# Monotonic reasoning about non-monotonic functions - or, when finding fixed points you can do (almost) anything

Full reference:

A. J. Dix (1991).
Monotonic reasoning about non-monotonic functions - or, when finding fixed points you can do (almost) anything. (abstract only, part of Report of The Seventh British Colloquium on Theoretical Computer Science, March 26th-28th 1991).
Bulletin of the European Association for Theoretical Computer Science, 44: 289.

Keywords functional programming, fixed point operator, monotonic functions, Y combinator, finite domains, recursive functions

## abstract

Static analysis, especially of functional programs, often results in semantic equations over finite domains. The most complicated part of their practical solution being the solution of recursive function equations, or equivalently finding of fixed points of defining functionals.

find  f :A B   st.  f = F f,     i.e. f = fix F   (N.B. fix is often written as the Y combinator)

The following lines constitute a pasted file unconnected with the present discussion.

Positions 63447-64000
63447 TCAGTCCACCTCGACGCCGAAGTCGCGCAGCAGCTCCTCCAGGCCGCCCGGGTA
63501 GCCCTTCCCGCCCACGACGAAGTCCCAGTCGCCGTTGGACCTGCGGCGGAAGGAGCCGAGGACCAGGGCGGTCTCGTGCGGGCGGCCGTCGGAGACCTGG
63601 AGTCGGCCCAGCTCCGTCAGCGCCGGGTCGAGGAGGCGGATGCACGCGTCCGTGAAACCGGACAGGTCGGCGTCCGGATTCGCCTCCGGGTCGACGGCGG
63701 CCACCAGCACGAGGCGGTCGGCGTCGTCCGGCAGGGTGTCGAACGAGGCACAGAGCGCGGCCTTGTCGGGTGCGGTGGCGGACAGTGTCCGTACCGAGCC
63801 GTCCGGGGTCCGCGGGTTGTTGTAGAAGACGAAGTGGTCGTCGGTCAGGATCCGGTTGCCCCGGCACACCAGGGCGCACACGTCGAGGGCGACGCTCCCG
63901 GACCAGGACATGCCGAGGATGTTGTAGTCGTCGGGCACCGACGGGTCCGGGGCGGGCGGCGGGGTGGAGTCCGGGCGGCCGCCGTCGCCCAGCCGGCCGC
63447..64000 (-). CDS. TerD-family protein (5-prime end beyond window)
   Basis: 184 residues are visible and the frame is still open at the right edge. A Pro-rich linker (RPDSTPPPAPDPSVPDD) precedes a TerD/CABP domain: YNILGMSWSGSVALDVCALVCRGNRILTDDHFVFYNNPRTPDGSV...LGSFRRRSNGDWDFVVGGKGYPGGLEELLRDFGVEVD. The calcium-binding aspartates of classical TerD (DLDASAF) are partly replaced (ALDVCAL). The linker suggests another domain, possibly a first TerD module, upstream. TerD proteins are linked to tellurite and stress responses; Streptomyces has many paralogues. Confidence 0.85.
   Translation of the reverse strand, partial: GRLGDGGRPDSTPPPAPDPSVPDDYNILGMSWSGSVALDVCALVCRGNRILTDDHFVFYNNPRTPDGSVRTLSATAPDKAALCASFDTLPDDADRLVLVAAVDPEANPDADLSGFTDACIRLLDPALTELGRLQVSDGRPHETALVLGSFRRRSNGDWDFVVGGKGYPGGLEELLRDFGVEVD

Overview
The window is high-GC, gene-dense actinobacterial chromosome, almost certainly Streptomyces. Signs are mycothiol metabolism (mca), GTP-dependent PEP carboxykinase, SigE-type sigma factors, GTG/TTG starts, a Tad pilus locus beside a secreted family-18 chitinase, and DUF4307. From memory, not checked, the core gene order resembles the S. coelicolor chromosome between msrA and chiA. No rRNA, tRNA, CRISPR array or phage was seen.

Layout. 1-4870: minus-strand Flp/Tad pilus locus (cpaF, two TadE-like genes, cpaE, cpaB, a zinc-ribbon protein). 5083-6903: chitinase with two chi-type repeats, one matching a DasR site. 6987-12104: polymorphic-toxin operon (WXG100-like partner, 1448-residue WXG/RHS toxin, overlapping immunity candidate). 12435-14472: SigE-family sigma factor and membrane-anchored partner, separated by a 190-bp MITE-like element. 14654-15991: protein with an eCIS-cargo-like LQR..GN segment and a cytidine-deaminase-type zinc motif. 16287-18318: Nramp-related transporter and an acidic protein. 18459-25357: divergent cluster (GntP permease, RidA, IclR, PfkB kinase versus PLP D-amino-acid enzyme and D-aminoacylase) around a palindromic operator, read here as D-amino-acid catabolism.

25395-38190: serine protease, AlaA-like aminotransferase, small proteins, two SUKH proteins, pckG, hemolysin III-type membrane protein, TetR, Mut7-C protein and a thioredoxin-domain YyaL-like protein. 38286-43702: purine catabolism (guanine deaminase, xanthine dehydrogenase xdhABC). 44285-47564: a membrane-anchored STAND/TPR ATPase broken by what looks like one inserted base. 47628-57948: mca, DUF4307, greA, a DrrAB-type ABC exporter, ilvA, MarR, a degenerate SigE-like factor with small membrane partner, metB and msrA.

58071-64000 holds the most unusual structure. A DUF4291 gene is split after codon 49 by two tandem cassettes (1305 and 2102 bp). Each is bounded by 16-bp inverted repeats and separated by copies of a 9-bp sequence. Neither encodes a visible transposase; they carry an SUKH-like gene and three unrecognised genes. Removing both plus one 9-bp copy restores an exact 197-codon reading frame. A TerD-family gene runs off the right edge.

Algorithms (e.g. frontiers algorithm) usually ensure that all intermediate functions are monotonic, and so the proofs of correctness (but not necessarily the implementation!) are straightforward. It may however be advantageous to use algorithms (such as pending analysis) where intermediate functions are not monotonic. In this case, it will not usually be the case that (even where F is defined) that:

f g     F f F g

Without this proofs become almost impossible. Happily it turns out that the functionals F of interest satisfy a stronger property pseudo-monotonicity whereby the above holds when either of the functions f or g is monotonic, not necessarily both. Using this we can begin to reason about non-monotonic functions using "monotonic" arguments. Not only do proofs of existing algorithms become possible but one realises that one has enormous flexibility in calculating fixed points. You can do almost anything.

 http://www.hcibook.com/alan/papers/fixpts-BCTCS91/ Alan Dix 8/1/2002